Six months ago I moved from Portland, Oregon to West Palm Beach, Florida with my husband, nine days after our wedding.
When we first started talking about the move we were a little naive, to say the least. It was going to be so great, we figured. We were going to live in a high rise condo in City Place (the hip, urban area of town). Movers were going to ship all of our furniture and set it up for us, so it was all ready when we arrived after our honeymoon…
Two months later I stood in my parents’ garage, arms collapsed at my side, staring helplessly at my sea of scattered belongings.
In front of me were six boxes, each 2-feet deep, 2-feet wide, and about waist high.
“You can bring anything you can fit in these,” I heard my soon-to-be-husband say in that sort of distant, echoey voice that you always hear in dreams. My furniture was already sold and gone. I had decided to leave my single speed bike at home. I had given away my trekking poles, and all of my camping gear (I didn’t figure I was going to do much camping or hiking in Florida). It still wasn’t all going to fit in the boxes. Not even close.
You can do this, I coached myself, as I packed the boxes.
It’s just stuff. You don’t need it.
Obediently, confidently, I talked myself through the process, surveying each item and placing it into the “Goodwill” pile, the “garbage” pile, or adding it to one of the six boxes. It took hours but when I finished, I was proud of myself. I had chosen the “golden” items that would make the journey with me to Florida, and made peace with everything else.
It was official. All of my belongings fit into six boxes and two suitcases.
A week before the wedding, my fiancé broke the news: I needed to turn those six boxes into three.
I still remember cutting the taped boxes open, pulling out the items I had so carefully chosen. He was sorry he said. He knew this was hard. But shipping was more expensive than we had estimated, and there were a few other unexpected financial hardships, and we had to cut corners wherever we could.
I remember holding each item in my hand. I remember the weight of them, and the color of them, like whole thing happened in high definition. I remember the yellow pillow, and the tool set with flowers on the handles my dad had given me for Christmas. I remember the Antropologie candle, and the blender — the very first kitchen appliance I had ever purchased for myself.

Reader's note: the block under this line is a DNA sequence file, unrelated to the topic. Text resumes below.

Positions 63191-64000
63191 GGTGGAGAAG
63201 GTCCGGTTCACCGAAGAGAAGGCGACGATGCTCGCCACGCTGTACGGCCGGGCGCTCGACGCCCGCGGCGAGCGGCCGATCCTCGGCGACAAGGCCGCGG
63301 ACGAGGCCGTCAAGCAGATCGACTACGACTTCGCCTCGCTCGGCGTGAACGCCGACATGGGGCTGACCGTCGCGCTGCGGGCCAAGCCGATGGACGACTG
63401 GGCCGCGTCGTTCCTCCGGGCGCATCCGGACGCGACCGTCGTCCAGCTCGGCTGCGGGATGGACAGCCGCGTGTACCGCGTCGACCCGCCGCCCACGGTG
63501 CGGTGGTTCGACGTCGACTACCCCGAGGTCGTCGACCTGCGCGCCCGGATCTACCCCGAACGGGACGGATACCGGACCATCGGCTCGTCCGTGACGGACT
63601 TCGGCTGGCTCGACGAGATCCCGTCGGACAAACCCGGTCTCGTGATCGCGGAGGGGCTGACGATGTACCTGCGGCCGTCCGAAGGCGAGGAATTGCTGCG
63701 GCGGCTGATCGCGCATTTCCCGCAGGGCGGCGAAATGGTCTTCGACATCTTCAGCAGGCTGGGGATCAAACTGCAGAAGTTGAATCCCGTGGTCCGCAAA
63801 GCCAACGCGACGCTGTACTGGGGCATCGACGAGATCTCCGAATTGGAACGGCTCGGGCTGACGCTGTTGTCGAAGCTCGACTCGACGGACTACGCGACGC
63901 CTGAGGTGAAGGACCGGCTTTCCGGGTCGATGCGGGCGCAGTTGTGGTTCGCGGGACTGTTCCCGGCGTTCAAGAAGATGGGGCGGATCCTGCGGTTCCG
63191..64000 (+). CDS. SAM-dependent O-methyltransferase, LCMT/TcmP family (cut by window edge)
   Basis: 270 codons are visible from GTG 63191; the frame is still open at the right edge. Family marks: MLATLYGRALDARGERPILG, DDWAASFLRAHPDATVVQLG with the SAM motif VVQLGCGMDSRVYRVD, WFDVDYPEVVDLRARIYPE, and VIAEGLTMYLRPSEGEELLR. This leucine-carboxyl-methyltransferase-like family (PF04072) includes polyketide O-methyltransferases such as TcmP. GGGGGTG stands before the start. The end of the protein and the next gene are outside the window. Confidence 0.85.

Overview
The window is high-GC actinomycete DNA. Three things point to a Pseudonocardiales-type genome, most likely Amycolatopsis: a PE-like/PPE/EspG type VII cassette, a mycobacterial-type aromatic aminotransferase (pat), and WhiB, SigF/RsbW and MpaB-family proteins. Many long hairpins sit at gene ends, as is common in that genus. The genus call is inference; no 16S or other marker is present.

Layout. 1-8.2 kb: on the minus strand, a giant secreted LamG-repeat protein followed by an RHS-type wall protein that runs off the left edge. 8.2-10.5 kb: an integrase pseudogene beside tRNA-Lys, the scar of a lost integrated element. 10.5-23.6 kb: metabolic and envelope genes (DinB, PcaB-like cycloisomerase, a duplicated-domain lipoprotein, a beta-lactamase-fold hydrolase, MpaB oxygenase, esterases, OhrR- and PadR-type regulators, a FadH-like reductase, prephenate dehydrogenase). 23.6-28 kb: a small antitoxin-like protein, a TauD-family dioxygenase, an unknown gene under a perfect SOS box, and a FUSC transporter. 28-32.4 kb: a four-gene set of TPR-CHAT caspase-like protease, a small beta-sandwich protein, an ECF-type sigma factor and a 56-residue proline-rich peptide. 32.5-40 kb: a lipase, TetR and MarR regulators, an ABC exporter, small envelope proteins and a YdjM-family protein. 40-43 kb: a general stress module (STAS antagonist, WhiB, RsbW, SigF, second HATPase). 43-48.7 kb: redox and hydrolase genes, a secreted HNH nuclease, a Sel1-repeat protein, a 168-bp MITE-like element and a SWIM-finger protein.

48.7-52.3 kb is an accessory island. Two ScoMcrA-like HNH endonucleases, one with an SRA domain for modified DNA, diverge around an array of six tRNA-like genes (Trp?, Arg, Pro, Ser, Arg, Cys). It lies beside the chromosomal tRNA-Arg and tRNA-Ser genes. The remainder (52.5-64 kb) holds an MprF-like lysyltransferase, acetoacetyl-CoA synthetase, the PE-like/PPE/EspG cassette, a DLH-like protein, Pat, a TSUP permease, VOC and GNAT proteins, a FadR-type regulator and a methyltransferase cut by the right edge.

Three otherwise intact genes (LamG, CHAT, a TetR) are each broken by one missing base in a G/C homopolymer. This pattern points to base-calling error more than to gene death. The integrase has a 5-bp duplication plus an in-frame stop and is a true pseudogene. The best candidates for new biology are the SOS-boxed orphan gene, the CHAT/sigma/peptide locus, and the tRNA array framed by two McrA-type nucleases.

I remember crying actual tears over my belongings, now spread like a yard sale on top of a ping pong table.
Now that I’m in Florida I often think about the things I left behind.
I think about my bike, that might still be leaning against the wall in my parent’s dark garage. I miss riding it around the city, and with friends to breakfast on Saturday mornings. I miss disappearing into the Columbia River Gorge for the day, with my trekking poles, to discover out a new trail to up a mountain, with a new incredible view.
I think about my old beautiful, real wood dresser that I’ve traded for an ugly, bright blue thrift store dresser that my husband and I keep promising we’ll refinish one day, but never get around to it.
Then I think about how boring my life would be if I only ever experienced God and his love for me in the same old ways, over and over again.
I’m convinced that God asks us to give things up, sometimes, because He knows it’s good for us. Sometimes it’s physical things, like a bike, or a tool set, or a pair of hiking shoes. Sometimes it’s a place — like a city, or building, or an organization. Sometimes it’s more abstract, like what we’ve always believed to be true about Him, or about ourselves, or about someone else.
Either way, it’s like He’s beckoning to us. Come over here. Come to me. Move from your position. Let’s go on a journey. I’ll take care of you, I promise. I know your needs and I will meet them.
But you’re not going to be able to bring all of that stuff with you.
Sometimes, He asks us to give up even more than we think is right, or fair. That’s how it was for me, when six boxes became three boxes, and when one box showed up to my apartment in Florida, a week later, without anything in it.
That’s how it was for the rich young ruler, in the Gospels, who came to Jesus asking what He had to do in order to be a “follower,” and was told to sell everything he had and give it away.
I bet that wasn’t what he was expecting.
I picture the young man turning from Jesus, sad and dejected. I can understand what he felt like. Give away everything? He must have thought. I don’t understand. Why would I have to give away everything? Then I picture what Jesus must have felt like watching the man walk away. You’d really pick stuff over following me?
I picture him feeling sad, because he was planning to take the young man on a really cool journey.
Stuff isn’t bad. It isn’t even wrong, but attachment to stuff (physical, emotional or spiritual) keeps us stuck. I believe that’s why God asks us to live unattached to our stuff. I believe He is on the move, that He is doing things, exciting things, and He wants us to be a part of it. But if we’re not willing to let go of what we have, we can never go on the journey.
What do you have a hard time letting go of?